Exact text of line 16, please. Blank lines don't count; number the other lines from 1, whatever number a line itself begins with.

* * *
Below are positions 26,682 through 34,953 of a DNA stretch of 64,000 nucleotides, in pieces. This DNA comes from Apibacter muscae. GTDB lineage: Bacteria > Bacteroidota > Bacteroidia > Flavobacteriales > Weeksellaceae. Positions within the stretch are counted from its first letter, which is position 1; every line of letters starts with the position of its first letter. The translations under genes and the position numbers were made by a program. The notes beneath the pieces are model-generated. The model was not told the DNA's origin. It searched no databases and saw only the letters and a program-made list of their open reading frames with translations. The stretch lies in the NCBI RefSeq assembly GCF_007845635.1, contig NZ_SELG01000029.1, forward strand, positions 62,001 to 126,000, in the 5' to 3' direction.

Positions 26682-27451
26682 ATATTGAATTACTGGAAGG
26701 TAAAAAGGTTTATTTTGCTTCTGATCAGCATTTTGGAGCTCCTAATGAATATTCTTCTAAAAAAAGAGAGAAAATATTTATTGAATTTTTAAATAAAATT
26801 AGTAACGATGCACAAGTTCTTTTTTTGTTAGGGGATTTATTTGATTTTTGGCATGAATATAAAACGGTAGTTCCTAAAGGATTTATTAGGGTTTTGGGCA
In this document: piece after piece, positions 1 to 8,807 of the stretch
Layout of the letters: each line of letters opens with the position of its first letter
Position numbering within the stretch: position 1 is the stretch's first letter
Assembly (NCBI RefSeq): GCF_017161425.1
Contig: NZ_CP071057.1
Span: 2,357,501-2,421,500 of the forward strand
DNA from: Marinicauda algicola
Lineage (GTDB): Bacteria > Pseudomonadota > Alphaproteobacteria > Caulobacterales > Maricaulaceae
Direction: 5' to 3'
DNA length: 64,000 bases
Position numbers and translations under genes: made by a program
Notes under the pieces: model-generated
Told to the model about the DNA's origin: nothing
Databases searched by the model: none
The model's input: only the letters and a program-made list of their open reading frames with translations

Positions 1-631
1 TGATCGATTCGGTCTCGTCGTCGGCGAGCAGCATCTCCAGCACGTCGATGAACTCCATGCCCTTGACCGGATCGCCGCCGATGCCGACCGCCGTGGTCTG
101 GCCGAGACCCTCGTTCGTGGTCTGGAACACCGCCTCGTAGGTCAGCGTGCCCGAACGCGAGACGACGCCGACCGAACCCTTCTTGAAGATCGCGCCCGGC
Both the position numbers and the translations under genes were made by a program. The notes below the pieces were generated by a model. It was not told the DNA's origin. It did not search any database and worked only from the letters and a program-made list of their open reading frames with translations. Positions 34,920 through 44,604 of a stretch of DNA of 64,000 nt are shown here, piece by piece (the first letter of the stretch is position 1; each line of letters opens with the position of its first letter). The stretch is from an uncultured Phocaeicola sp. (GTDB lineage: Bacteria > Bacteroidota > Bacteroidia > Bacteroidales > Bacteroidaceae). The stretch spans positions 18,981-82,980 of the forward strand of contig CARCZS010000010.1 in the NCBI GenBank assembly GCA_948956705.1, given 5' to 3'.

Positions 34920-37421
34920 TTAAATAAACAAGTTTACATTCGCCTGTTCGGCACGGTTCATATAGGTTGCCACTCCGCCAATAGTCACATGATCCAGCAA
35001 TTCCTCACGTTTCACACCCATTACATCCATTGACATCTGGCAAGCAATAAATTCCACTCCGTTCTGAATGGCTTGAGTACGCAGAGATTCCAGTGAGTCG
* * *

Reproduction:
Position numbers and translations under genes: made by a program